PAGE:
Cut to a control room, where Harry is on the phone trying to get in touch with Bear. He explains to Truman that once his rig crew finishes a job, they scatter. And it comforts me to know the fate of the world rests with a group of men with a tendency to disappear at a moment’s notice.
This all leads to a “humorous” montage of the team being brought in by the FBI. The music playing beneath this segment is Aerosmith’s cover of “Come Together”, which really should have set alarm bells ringing in the minds of everyone involved, because the movie it was originally recorded for was Sgt. Pepper’s Lonely Hearts Club Band.
Anyhow, Bear is in North Dakota, riding a motorcycle. Harry charmingly VOs that it should be easy to find Bear, because he’s probably the only black man riding a motorcycle in North Dakota. Nice, buddy. Good to show off that aspect of your personality.
We cut to Bear dressed like a low-rent combination of Mr. T and a Hell’s Angel, blasting down a dirt road with cars and a helicopter swarming behind him. He yells, “Come and get Poppa Bear!” Um, okay. These guys are drillers, right? When did this become Con Air 2: The Pinhead?
Back at NASA, Grace mentions another driller named Max, who we might have seen earlier but I’ll be damned if I’m going back to check. Max is revealed to be overweight when Harry asks, “You got a weight limit on that shuttle?” We get more anti-comedy as Max is found getting a tattoo while his mom brings him donuts. Mom asks Max if he’s in trouble with the law again, and we pull back to see the Feds have entered.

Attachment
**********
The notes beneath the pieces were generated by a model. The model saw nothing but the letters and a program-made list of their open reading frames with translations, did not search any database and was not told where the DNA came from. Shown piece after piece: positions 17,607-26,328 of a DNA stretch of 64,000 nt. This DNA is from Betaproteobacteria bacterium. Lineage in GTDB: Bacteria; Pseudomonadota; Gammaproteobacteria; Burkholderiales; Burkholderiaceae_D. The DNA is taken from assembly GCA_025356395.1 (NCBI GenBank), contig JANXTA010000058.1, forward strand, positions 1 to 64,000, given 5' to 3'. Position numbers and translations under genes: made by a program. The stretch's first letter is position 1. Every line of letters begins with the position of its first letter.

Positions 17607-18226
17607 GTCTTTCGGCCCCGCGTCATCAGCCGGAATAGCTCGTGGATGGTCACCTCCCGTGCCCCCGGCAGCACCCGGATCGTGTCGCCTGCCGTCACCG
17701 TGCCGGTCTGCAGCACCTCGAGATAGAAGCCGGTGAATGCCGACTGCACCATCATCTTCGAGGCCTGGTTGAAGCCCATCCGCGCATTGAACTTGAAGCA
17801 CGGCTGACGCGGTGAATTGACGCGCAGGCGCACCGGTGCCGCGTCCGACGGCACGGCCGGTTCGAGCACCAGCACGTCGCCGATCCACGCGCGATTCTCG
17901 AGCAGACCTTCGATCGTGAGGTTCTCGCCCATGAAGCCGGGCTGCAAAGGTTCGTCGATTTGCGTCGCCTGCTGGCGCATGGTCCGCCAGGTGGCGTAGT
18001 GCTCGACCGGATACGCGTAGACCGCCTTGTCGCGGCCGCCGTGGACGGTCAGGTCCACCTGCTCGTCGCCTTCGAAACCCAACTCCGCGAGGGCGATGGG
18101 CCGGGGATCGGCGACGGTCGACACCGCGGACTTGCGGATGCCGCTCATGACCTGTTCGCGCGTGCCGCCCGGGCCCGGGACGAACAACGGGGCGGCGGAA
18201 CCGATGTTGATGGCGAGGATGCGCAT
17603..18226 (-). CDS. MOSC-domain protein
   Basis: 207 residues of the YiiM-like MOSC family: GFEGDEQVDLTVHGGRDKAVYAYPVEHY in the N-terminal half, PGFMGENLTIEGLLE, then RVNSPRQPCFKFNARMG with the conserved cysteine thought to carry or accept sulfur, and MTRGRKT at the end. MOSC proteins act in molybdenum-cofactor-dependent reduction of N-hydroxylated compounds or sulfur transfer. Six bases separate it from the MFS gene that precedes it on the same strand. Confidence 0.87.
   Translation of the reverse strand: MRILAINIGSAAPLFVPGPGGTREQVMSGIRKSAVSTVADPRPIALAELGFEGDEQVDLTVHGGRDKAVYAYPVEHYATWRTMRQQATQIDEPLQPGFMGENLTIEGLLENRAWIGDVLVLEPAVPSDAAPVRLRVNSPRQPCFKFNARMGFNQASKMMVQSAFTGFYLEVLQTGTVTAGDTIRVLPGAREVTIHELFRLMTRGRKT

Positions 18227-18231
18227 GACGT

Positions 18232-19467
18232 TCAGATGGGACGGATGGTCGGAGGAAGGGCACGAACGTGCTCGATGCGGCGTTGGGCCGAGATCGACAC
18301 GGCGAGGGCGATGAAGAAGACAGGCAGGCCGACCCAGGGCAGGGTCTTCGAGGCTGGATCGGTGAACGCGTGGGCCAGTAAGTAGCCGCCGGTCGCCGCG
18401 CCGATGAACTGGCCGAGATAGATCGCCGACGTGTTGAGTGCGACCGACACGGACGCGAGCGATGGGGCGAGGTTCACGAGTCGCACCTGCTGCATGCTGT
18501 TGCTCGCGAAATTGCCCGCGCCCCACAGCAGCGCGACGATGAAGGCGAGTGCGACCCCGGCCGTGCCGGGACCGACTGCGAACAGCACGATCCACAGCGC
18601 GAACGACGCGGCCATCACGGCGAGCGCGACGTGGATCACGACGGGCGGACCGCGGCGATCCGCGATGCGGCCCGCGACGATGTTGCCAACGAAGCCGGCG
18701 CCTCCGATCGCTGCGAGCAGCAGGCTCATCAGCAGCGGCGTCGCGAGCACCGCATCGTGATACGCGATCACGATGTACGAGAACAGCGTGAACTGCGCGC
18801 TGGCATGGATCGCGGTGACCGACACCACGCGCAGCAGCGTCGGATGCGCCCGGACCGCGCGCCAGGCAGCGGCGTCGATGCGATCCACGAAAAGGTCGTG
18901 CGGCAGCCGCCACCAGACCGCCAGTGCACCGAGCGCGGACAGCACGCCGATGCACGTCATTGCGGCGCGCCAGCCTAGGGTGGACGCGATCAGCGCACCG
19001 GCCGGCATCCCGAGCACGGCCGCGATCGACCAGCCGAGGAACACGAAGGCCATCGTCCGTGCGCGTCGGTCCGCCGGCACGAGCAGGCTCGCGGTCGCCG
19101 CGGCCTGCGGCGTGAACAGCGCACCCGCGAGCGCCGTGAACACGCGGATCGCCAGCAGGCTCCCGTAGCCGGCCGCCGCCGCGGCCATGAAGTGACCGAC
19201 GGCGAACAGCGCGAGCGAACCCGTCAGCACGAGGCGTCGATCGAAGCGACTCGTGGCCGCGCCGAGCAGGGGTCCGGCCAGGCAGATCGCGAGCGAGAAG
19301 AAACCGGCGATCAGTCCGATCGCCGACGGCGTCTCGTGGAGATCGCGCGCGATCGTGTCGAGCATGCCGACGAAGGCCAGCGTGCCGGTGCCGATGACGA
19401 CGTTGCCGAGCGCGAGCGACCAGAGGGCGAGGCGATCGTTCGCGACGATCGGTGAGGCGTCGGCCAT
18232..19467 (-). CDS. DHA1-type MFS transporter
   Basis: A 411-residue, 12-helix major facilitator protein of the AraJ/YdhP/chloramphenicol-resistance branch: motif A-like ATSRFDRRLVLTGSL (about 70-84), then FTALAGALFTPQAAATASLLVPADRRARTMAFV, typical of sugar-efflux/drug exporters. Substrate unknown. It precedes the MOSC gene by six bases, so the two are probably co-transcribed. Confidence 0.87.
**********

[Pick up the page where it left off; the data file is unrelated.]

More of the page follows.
Next up is Rockhound. Grace, bathed in a green light that makes her look like She Hulk‘s younger sister, reveals they call him “hound” because he’s horny. Yeah Grace, just keep telling yourself that’s all he is.
We find Slimy Pervert, uh, I mean Rockhound in a New Orleans bar hitting on a married woman. He examines her wedding ring, then tells her it’s not really a diamond. Um yeah, so our boy is a scheming liar as well as a pervert. When the Feds come for him, he ignores them at first, so they get his attention by telling him it’s about national security. Rockhound turns to the woman and asks her how old she is. Not funny the first time, not funny now.
Oscar (played by Owen Wilson, the Agony Booth’s latest Repeat Offender thanks to this and Anaconda) is up next, riding a horse just so we know he’s a Texan. Because, you know, the accent won’t be enough of a clue. He’s shown in silhouette in front of the rising sun as helicopters pursue him. Okay, Mr. Bay, you do that shot again and there’s gonna be trouble.
Chick is last, and he’s found in a casino winning at craps. Wow, that’s ironic, because the viewers of this film have already crapped out. Then we get another pointless shot of Bear running a roadblock. Okay, now why in the hell are we getting a mini-sequel to Con Air starring Michael Clarke Duncan?